|6/27/2017 11:13:00 AM|
City barbecue brings out citizenry
|City staff — Kim Keeton, Paul Bertagna and Joe O’Neill — prepared food for some 250 citizens who attended the City’s barbecue last Thursday. photo by Sue Stafford|
By Sue StaffordSisters' first-ever City barbecue last Thursday evening was a rousing success, according to many attendees.
An estimated 250 residents enjoyed the food, while meeting old and making new friends and tapping their toes to the music of The Anvil Blasters.
Mayor Chuck Ryan and the originator of the idea for the barbecue, City Councilor Richard Esterman, welcomed everyone, thanked the City staff for pulling the event together, introduced the members of City Council, and welcomed new city manager, Brant Kucera.
Kucera drove over from Cannon Beach, accompanied by his 5-year-old son Rhys and his fiancé, Sandy Jacobs. Kucera and Jacobs will be married on July 1 and Kucera reports for his first day of work in Sisters on July 5. They have made an offer on a house with some acreage out on Holmes Road and are waiting to close the deal.
The City Hall parking lot was transformed into a picnic spot for the barbecue. A large canopy provided some shade for the guests, who were seated at long tables covered in festive red and white-checked tablecloths.
Diners had a choice of hamburgers and hot dogs, ably cooked on the grill by Public Works Director Paul Bertagna and Finance Officer Joe O'Neill, aided by Kim Keeton, City accounting technician, who handed out the buns. Potato salad, green salad, bags of chips, and cookies, restocked by Kerry Prosser, city recorder, and Carol Jenkins, planning technician, rounded out the menu.
Everything was free of charge, as part of the City's outreach to the community.
Everyone seemed to be enjoying themselves.
"Why didn't we do this before?" wondered Sisters artist Paul Bennett.
City Council President Nancy Connolly was pleased with the citizens' response, and added, "It's nice to see such a good turnout and hear such positive comments about the direction of the City."
Showing inside the Council chambers was a continuous slide show of historical snapshots of Sisters dating as far back as 1895, with photos of the horse-drawn stage line, the original Sisters two-story white school house, and the Brooks-Scanlon logging train that carried cut ponderosas to their mill. There were photos of the early days of the rodeo, and the heavy snowfall of 1919. Also included was a short film made in 1967 of driving down Cascade Avenue showing what Sisters looked like in those days. City staffer Julie Pieper, finance administrative assistant, put the slide show together.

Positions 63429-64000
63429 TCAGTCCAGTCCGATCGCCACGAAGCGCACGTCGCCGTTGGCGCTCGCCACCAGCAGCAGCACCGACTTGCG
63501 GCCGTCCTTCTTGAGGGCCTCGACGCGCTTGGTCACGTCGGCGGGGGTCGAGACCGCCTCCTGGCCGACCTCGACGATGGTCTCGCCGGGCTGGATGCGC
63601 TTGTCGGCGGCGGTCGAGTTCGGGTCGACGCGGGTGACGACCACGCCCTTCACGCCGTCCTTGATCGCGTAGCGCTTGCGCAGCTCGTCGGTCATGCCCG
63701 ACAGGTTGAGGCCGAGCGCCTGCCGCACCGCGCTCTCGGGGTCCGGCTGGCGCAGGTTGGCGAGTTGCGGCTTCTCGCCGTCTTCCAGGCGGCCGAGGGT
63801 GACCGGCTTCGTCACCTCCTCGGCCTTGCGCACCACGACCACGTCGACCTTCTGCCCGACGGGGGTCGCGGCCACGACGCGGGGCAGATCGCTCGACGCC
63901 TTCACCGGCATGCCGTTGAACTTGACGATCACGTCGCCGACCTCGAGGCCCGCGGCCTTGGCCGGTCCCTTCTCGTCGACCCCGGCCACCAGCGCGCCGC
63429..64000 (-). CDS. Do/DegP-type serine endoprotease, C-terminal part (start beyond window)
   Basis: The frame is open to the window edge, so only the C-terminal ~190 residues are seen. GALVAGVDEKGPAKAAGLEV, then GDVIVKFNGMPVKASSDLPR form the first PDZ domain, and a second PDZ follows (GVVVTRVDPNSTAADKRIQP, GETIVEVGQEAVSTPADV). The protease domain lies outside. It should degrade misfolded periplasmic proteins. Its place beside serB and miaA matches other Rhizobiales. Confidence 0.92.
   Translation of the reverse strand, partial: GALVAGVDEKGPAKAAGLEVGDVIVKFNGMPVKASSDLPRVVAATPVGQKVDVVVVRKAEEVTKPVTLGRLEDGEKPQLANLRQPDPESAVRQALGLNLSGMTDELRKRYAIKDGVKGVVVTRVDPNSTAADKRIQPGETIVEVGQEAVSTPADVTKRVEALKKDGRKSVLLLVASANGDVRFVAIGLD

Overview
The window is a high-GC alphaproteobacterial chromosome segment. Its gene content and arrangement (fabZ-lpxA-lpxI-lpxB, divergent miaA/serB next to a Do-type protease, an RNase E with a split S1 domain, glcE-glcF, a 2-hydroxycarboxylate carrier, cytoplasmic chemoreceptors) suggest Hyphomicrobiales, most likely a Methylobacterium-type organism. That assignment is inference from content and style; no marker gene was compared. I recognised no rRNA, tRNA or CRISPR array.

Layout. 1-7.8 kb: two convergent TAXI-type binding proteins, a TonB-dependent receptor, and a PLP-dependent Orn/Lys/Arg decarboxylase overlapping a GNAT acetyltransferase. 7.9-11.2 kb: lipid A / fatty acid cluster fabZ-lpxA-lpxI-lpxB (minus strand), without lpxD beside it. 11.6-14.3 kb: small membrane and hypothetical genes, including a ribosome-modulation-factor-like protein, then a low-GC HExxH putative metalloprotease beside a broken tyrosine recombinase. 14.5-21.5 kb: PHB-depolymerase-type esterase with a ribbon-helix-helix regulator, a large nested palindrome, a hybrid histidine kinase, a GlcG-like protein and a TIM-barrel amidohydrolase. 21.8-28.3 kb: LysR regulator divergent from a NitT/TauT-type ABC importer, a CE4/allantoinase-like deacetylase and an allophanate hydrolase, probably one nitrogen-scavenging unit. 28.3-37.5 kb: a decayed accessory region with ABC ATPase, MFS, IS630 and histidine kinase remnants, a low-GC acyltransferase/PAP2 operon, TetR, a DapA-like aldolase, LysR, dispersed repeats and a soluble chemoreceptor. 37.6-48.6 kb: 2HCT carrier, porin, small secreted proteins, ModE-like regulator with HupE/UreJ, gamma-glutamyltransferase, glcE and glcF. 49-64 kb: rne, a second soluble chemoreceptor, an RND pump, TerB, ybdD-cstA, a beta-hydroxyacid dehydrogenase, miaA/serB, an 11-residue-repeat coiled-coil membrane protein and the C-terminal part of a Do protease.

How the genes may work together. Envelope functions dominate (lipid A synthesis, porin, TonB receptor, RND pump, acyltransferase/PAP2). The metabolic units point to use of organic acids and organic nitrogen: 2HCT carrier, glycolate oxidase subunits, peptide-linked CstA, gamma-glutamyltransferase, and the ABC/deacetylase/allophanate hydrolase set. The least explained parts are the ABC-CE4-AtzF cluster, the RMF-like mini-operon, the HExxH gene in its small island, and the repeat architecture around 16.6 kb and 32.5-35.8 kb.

Outgoing City Manager Rick Allen received a number of compliments on the job he has done in Sisters over the past year.
"You brought decency back to Sisters," offered 23-year Sisters resident Carolyn Platt.
Allen, who has been involved in local Central Oregon government for years and served as the La Pine interim city manager before coming to Sisters, responded to Platt.
"I learn everywhere I go and, therefore, I can bring different ways of doing things... When I arrived in Sisters, it wasn't fun (for citizen volunteers) to serve here and it wasn't fun to work here. We have been able to change the culture and how we respond to people," he said.
Dennis Schmidling of Sisters Gallery & Frame Shop summed up the importance of the new culture and the value of events like the barbecue.
"Building community is the salve we need," he said.
Dennis's wife, Helen, was impressed with the strong turnout. Their friend Bob Burgess, president of Sisters Arts Association, added, "I think they (staff) did a great job on the barbecue, especially without knowing how many people were coming."
Senior planner BeAnne McConkie did have to make a run to Ray's for 80 more hamburger patties, and eventually every bit of food was eaten.
Esterman remarked, "We had an excellent turnout and we owe a big thanks to the staff for all their hard work."
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